Unfortunately, things didn’t click in the second half and they were outmuscled by opponents who scored 24 unanswered points after the break. James Lang knows Edinburgh cannot afford a repeat today against Saracens as they open their Heineken Champions Cup campaign at the Stonex Stadium.
“They are going to be physical up-front, they are going to try to bully us, and they also have flair out wide with some world class backs,” said the Scotland centre. “It is going to be a tough game but I 100 per cent think that if we put our best foot forward we are capable of winning.”
Lang, back in the starting side after Chris Dean suffered a head knock against Munster, was part of the Edinburgh team which beat Saracens last season in the Challenge Cup. He says there was no secret to their success. “The biggest thing was our physicality and we spoke about it this week. If you give Saracens momentum and time on the ball they are going to be deadly so the biggest thing is matching them up front physically and not giving them time on the ball.
“That will take an 80-plus minute performance to make that happen and if we are off for a few minutes, a few plays, they will make us pay so it is about staying on it from minute one. We have focused on ourselves as well because I think our attacking ability is great with the personnel we have and the shape we play. If we can bring that to the StoneX and match them physically it can be a good test.”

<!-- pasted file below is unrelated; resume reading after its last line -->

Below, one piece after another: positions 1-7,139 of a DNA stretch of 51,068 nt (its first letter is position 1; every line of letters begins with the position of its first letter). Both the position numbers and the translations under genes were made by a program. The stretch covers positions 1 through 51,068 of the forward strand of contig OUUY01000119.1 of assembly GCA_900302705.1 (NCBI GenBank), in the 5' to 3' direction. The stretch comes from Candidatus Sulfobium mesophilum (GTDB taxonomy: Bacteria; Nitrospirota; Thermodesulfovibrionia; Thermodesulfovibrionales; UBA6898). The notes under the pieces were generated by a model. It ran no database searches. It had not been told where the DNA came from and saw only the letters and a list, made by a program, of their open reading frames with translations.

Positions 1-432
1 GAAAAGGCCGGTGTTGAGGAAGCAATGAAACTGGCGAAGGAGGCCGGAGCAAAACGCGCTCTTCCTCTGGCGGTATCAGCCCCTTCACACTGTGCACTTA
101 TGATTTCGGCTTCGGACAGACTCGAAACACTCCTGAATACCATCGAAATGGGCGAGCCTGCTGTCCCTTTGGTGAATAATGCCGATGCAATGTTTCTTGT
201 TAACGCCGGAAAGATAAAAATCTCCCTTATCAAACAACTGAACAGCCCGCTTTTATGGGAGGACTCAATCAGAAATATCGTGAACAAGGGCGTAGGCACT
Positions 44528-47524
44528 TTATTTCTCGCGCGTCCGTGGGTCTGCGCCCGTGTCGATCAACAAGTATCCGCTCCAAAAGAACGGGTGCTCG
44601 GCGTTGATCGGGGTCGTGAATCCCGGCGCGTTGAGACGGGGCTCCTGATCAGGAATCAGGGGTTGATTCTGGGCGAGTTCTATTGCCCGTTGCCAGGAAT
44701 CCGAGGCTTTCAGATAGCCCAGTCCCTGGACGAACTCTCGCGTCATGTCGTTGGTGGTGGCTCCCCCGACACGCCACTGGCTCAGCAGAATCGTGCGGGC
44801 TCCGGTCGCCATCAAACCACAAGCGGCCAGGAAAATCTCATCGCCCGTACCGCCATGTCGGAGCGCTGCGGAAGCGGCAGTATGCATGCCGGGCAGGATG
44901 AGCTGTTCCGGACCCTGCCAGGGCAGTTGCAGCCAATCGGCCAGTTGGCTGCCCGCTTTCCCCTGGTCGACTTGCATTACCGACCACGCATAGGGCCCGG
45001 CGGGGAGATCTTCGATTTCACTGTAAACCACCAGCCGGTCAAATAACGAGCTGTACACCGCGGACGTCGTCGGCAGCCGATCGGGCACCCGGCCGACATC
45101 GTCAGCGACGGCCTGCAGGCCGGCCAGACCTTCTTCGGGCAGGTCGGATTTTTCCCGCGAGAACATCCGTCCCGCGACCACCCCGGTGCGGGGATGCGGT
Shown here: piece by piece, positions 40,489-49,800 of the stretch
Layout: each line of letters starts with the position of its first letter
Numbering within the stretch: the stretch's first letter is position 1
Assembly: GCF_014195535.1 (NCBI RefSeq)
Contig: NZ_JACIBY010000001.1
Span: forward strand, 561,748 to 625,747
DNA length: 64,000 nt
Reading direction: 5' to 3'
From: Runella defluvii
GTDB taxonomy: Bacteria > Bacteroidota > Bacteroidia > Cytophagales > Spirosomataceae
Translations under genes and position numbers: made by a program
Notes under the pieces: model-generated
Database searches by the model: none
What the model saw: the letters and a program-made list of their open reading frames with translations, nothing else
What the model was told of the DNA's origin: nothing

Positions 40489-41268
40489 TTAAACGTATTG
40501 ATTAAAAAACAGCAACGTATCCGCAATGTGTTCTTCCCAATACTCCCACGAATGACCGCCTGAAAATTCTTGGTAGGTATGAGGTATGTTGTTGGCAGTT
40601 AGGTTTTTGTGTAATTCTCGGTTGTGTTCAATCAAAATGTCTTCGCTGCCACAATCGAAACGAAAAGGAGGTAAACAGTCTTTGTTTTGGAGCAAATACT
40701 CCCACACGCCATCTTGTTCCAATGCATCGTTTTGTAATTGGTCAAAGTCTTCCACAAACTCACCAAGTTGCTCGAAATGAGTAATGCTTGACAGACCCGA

Dean was Edinburgh’s creative fulcrum in the first half against Munster and it’s fair to say their performance dipped when he was forced off. Lang offers a different sort of threat - more direct and more physical, according to coach Mike Blair - and that is just what might be required against the three-time European champions.
This is Edinburgh’s first experience of playing in the Champions Cup since 12-team pools were introduced. There are fewer group fixtures and an extra knockout round but the bottom line is that Edinburgh need to finish in the top eight of Pool A to reach the last 16. A ninth- or tenth-place finish would see them drop into the Challenge Cup, while 11th or 12th would end their European interest.
They host Castres next weekend then play reverse fixtures against the same two opponents in January. Last season, five clubs progressed to the last 16 after winning just one of their four pool matches but Blair knows there is no guarantee that will be enough this time.
“My learning from looking at the leagues was….don’t look at the leagues!” said the coach. “Get the first couple of games done and see where everyone’s sitting and have a little look-see before the third game, but more than likely before the fourth game, to see what it’s going to take. Ninth and tenth in each group go into the Challenge Cup so there’s plenty to play for. Do I prefer this format? I’ll tell you at the end of the campaign.”